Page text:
The small set of music tape covers, roadside abandoned objets trouvé, do bring an enigmatic and peculiarly anachronistic human element into the installation, fitting with Lilo’s referencing of pop culture and pop music in her practice. I think that is sufficient without the ineffable handwavium that they apparently: “immediately became a way to listen in on and reflect a particular moment and place … as evidence of a broader cultural backdrop and point of reference. How exactly? Electronic Voice Phenomena? Sure the little trove of Eminem and Pat Benatar (the latter presumably providing the installation title from her 1980 song of the same name) tapes may suggest “a time capsule for someone’s taste in music” - but then again they might just be random detritus, and given their generic nature it is high on impossible to say they represent anything in particular. It is one of the more annoying ideas of situational aesthetics that significance can be invested in just anything simply because you change its context or lampshade it. Sometimes a cigar is just a cigar. Sometimes there is no spoon. Apparently the Benatar-sourced title contains “a double take: these are words of encouragement for the subject to present themselves well in the photographic shot; but also a challenge, a violent assertion addressed to a potential aggressor - go on, hit me.” Yeah…Nah. Not unless you’re roaming the bar district at 3am on a Sunday, no, and certainly no more so than anywhere else. Immediately everything is undermined by a cliché about scary, violent Christchurch. If anything I would say the accompanying interpretation was wrong - I prefer to read it as Christchurch defiant in the face of all that Mother Nature has thrown at it.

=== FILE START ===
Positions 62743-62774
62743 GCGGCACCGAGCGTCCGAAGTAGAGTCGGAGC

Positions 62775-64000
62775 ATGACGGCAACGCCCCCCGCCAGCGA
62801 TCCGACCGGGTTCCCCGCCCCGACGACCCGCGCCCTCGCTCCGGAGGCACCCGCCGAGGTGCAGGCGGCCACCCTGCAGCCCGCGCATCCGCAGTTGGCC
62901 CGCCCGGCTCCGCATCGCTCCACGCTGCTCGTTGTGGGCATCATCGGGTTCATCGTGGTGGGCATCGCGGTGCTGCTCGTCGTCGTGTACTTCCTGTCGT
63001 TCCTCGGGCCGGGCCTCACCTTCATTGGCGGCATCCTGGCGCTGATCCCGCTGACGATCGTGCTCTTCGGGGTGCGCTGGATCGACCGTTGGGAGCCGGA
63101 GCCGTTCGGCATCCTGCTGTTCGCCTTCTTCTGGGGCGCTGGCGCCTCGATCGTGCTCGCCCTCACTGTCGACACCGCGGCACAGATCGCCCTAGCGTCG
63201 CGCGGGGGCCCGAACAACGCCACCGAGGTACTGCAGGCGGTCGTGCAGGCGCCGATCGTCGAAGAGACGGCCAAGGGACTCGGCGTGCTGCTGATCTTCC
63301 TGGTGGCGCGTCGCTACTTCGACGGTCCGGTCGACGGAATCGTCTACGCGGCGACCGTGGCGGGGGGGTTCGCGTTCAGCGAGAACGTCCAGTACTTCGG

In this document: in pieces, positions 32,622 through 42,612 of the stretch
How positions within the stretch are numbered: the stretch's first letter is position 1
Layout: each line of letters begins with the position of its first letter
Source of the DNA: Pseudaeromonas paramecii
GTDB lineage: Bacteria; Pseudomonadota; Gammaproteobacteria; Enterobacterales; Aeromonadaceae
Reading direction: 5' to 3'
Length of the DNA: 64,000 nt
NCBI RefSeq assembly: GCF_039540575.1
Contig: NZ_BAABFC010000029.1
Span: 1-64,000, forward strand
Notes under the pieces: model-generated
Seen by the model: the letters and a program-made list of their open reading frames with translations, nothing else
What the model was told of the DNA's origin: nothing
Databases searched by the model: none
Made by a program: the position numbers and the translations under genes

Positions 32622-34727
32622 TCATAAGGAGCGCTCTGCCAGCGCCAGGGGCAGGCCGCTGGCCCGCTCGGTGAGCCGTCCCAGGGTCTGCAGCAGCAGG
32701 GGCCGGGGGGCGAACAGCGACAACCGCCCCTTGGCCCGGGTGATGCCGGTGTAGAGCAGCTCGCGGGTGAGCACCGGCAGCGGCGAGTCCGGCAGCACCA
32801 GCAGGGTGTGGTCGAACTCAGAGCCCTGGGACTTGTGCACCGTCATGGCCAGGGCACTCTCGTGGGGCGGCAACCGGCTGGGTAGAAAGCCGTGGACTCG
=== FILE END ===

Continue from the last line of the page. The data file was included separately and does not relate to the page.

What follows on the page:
This implied tension may or may not be echoed in the video of the tightrope walker and the physical tightrope stretched over the sort of safety surface markers you see on roads. There is indeed a sense of precariousness, but not danger (the tightrope is about waist-height). The video itself is engaging (watching someone walk a thin strip of taut nylon is inherently interesting and can always be read as a powerful metaphor for life - much as Nietzsche famously used it) and the presence of the physical artefact is a tactile bonus that answers much of the audience’s curiosity about what is happening in the video, and perhaps also invites them to take a small risk of being winded and some bruises in order to participate, but at the same time it feels like a separate work. It doesn’t quite gel with the photographs and perhaps it would function better as a one off on its own merits. Certainly a live performative element would have been welcome.
Overall, it feels a bit like window-shopping - but very aesthetically pleasing window-shopping. Basically I really like the work as an environment and as a retinal experience, but I’m less interested in some of the conceptual pretention surrounding it. Relational aesthetics does actually require the relationship to be apparent in order to be effective. However, I feel the tide is turning back to Romanticism these days. Perhaps, as Saint-Exupéry has his Little Prince say,”Here is my secret. It is very simple: It is only with the heart that one can see rightly; what is essential is invisible to the eye.”
Andrew Paul Wood
Two Rooms presents a program of residencies and projects
by leading international and New Zealand contemporary artists.